Nail & Gear – chosen by the listeners in a postal referendum as the official flag of the Hello Internet podcast.[33]

The podcast features discussions pertaining to their lives as professional content creators for YouTube, as well as their interests and annoyances. Typical topics include technology etiquette; movie and TV show reviews; plane accidents; vexillology; futurology; and the differences between Grey's and Haran's personalities and lifestyles.[34] Grey's and Haran's opinions and comments on feedback usually starts the next episode of the podcast. As a result of their conversations, Haran has been noted for reappropriating the term "freebooting," among other words, to refer to the unauthorised rehosting of online media.[35]

The podcast has an official flag called the Nail & Gear which was chosen from five candidates with a postal vote by the podcast's audience using an alternative vote system.[36][37][38]

Cortex

On 3 June 2015, Grey launched his second podcast, Cortex, with cohost Myke Hurley of Relay FM. Each episode, they discuss the methods and tools they employ to be productive and creative, and how they improve their self-employed lifestyles.[39] Frequently revisited topics of discussion include time management, workflow automation, and Apple products.

References

  1. ^ "CGP Grey/about". Retrieved 18 July 2018 – via YouTube.
  2. ^ "CGPGrey2". Retrieved 23 April 2017 – via YouTube.
  3. ^ "CGPPlay". Retrieved 23 April 2017 – via YouTube.
  4. ^ C. G. P. Grey (30 January 2012). "One Year & 100,000 Subscribers Later (Thank You!)". CGP Grey. Retrieved 20 January 2013 – via YouTube.
  5. ^ a b Love, Dylan (13 August 2014). "Not Even Doctors And Lawyers Are Safe From Machines Taking Their Jobs". Business Insider. Retrieved 23 August 2014.
  6. ^ a b Aaron Blake (25 February 2013). "Why is the pope always so old? (Video)". The Washington Post. Retrieved 4 March 2013.
  7. ^ Hackett, Stephen (2 June 2015). "Introducing Relay FM's 2015 Summer Pilots". Relay FM. Retrieved 13 August 2015.
  8. ^ "About Standard". Standard.tv. Standard Broadcast LLC. Retrieved 5 May 2018.
  9. ^ "Q&A With Grey for 500,000 Subscribers". Retrieved 3 April 2017 – via YouTube.
  10. ^ "#26: Pick your Poison". Relay.FM. Retrieved 26 March 2017.
  11. ^ "Q&A With Grey #3: Millenia of Human Attention". Retrieved 26 March 2017 – via YouTube.
  12. ^ "H.I. #10: Two Dudes Talking". Retrieved 7 April 2017.
  13. ^ a b Allegra Tepper (24 July 2012). "These 10 Videos Turn Tough Topics into Child's Play, 7. C.G.P. Grey: Copyright: Forever Less One Day". Mashable. Retrieved 9 August 2012.
  14. ^ Veritasium (28 June 2012). "Science YouTubers Unite! feat. ... CGP Grey". Retrieved 26 October 2013 – via YouTube.
  15. ^ "Numbers confuse Americans – Numberphile". Numberphile (YouTube). 25 July 2013. Retrieved 7 November 2013.
  16. ^ Haran, Brady; Grey, CGP (28 May 2014). "Nobody Owns the Facts". Hello Internet (Podcast). Hellointernet.fm. Retrieved 17 June 2014.
  17. ^ Grey, C. G. P.; Hurley, Myke (14 August 2015). "Cortex #10: Zero Artistic Skills". Cortex (Podcast). Relay FM. Retrieved 16 August 2015.
  18. ^ Grey, CGP (6 April 2014). "Twitter / cgpgrey: Finally getting the hang of..." Twitter. Archived from the original on 5 March 2016. Retrieved 17 July 2014.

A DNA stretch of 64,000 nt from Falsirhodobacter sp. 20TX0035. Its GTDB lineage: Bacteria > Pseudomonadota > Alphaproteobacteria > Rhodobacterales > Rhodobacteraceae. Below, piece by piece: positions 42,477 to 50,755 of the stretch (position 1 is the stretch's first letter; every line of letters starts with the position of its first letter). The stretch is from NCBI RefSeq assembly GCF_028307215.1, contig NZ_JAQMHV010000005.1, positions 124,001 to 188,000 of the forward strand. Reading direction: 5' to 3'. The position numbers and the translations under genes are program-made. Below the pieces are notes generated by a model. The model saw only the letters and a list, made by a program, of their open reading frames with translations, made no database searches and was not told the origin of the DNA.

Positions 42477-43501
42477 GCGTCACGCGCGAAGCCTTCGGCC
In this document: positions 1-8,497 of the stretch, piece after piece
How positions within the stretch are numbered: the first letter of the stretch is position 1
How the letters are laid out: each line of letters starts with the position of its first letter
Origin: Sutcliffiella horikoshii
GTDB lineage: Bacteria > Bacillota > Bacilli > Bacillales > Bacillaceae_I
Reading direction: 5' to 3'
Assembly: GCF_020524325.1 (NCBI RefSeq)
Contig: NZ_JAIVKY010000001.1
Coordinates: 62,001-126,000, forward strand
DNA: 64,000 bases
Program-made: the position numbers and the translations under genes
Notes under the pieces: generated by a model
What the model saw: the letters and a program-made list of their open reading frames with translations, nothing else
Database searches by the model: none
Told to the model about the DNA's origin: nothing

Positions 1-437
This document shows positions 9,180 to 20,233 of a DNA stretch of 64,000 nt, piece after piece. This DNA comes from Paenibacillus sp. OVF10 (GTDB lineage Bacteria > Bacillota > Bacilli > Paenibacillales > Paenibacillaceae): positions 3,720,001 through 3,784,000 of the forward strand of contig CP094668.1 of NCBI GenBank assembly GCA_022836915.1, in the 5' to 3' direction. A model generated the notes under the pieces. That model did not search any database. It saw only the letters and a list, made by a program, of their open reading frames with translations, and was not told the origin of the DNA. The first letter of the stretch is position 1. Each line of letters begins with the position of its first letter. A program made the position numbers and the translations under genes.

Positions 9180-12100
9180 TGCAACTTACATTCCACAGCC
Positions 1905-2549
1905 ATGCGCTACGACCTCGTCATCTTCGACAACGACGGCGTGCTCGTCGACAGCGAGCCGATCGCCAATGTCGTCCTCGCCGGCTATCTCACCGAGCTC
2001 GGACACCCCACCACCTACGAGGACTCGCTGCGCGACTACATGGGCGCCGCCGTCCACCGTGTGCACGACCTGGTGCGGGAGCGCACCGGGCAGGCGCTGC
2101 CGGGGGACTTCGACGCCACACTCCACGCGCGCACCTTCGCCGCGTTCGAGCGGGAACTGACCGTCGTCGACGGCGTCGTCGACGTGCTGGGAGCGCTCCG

19. ^ Grey, CGP; Hurley, Myke. "Cortex Episode #41: Spiralling". Relay FM. Relay FM. Retrieved 4 December 2016.
  20. ^ "Q&A with Grey No. 2 (One Million Subscribers)". CGP Grey. 20 November 2013. Retrieved 17 July 2014 – via YouTube.
  21. ^ Bailey Johnson (24 January 2012). "Eskimos do not have 100's of words for snow, and other myths debunked". CBS. Retrieved 9 August 2012.
  22. ^ Savage, Lesley (17 July 2013). "How to become a British monarch and why it won't be you". CBS. Retrieved 16 October 2016.
  23. ^ Kieth Shaw (23 July 2012). "Learn about the London inside London". IT World. Retrieved 9 August 2012.
  24. ^ Sam Gibbs (20 September 2012). "How to Become the Lord Mayor of the (Secret) City of London". Gizmodo UK. Retrieved 21 September 2012.
  25. ^ Mary Beth Quirk (13 January 2012). "The Case Against Pennies Might Make You Want To Send Yours Back To Uncle Sam For Something Useful". Consumerist. Retrieved 9 August 2012.
  26. ^ Bailey Johnson (30 November 2011). "Death to Pennies". The Feed Blog. CBS. Retrieved 4 March 2013.
  27. ^ Lindsay Jolivet (21 February 2013). "How to become pope instructional video goes viral". Yahoo! Canada. Retrieved 4 March 2013.
  28. ^ "Why Robots Will Steal Your Job, In One Brutal 15 Minute Video". HuffPost. 18 August 2014. Retrieved 3 October 2017.
  29. ^ "CGP Grey & Brady Haran – 'Hello Internet' American iTunes Chart Performance". iTunesCharts.net. Retrieved 4 July 2014.
  30. ^ Haran, Brady; Grey, CGP (25 December 2014). "Bumper Christmas Special". Hello Internet (Podcast). Hellointernet.fm. 46:30 minutes in. Retrieved 15 May 2015.
  31. ^ "The 50 best podcasts of 2016". The Guardian. 21 December 2016. ISSN 0261-3077. Retrieved 21 December 2016.
  32. ^ Haran, Brady; Grey, CGP (29 September 2015). "Grumpy About Art". Hello Internet (Podcast). Hellointernet.fm. Retrieved 30 September 2015.
  33. ^ "H.I. No. 53 Two Dudes Counting". Hello Internet. 16 December 2015.
  34. ^ "Top 3 Podcasts You Must Listen To in 2016". Intention Deficit. 31 December 2015. Archived from the original on 22 August 2017. Retrieved 17 April 2016.
  35. ^ Oremus, Will (17 July 2015). "Facebook's Piracy Problem". Slate. The Slate Group LLC. Retrieved 17 July 2015.
  36. ^ Haran, Brady; Grey, C.G.P. (16 December 2015). "Two Dudes Counting". Hello Internet (Podcast). Hellointernet.fm. Retrieved 31 December 2015.
  37. ^ "Hello, Hello Internet!". PortlandFlag.org. 22 November 2015. Retrieved 31 December 2015.
  38. ^ "Flag Vote". Hello Internet. Retrieved 13 April 2017.
  39. ^ "Cortex". Relay.FM. Retrieved 29 March 2017.

External links